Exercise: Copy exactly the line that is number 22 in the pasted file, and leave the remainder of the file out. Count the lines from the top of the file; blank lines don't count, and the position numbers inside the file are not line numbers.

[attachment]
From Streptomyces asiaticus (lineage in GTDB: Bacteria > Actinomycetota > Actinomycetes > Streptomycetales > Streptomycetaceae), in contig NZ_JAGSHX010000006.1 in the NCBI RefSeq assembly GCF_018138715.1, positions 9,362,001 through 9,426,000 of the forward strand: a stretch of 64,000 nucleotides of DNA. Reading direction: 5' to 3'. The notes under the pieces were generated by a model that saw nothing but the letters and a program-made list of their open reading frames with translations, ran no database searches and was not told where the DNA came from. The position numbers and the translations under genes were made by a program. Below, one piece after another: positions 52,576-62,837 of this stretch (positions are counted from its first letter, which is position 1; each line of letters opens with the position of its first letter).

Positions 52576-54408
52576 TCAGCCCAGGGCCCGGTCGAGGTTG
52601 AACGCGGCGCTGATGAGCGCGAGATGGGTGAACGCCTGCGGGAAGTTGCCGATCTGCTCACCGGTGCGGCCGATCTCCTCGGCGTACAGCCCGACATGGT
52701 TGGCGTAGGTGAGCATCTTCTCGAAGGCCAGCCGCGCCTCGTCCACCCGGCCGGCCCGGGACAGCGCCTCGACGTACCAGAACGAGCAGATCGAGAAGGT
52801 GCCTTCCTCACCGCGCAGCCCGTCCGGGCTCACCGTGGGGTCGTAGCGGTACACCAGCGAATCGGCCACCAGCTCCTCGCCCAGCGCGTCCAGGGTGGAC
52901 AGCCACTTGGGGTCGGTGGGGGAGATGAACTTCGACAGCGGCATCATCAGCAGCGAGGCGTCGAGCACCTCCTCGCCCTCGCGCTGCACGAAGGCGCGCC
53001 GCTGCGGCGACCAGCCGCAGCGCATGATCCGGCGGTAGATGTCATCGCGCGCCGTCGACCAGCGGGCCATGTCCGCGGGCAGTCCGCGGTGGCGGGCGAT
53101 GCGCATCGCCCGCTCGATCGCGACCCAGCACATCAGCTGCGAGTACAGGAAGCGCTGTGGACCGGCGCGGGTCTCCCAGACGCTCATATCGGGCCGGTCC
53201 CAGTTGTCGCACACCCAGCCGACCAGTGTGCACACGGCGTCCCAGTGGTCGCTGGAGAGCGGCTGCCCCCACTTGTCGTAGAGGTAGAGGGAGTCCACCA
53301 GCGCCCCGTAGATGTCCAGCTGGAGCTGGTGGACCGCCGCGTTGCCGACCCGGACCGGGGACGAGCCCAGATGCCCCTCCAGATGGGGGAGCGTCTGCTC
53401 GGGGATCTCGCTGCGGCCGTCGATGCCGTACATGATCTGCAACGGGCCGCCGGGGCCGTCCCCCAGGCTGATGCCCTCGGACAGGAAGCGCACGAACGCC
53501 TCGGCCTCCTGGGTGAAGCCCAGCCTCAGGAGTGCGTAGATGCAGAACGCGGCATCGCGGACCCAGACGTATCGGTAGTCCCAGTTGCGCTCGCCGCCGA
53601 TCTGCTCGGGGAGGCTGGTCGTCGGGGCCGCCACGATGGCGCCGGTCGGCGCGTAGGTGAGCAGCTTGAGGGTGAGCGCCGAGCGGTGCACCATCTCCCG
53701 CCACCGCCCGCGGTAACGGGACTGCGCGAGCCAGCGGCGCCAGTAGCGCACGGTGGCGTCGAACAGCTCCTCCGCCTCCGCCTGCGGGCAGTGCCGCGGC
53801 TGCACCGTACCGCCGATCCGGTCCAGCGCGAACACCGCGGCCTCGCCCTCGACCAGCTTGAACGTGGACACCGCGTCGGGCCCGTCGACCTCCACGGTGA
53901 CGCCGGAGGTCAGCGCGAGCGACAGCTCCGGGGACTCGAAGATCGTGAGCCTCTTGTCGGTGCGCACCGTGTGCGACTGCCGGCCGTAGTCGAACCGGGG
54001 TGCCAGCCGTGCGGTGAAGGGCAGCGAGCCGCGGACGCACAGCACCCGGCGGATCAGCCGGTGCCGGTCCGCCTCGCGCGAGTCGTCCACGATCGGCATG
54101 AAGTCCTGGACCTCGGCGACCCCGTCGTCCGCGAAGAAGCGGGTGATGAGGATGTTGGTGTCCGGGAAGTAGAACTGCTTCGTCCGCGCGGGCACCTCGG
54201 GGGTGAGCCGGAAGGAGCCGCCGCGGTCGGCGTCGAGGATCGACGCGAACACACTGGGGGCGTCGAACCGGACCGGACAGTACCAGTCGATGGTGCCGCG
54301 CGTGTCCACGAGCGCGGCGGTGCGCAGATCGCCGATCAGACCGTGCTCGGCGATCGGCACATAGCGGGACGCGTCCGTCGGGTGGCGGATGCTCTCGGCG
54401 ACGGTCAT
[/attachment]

54401 ACGGTCAT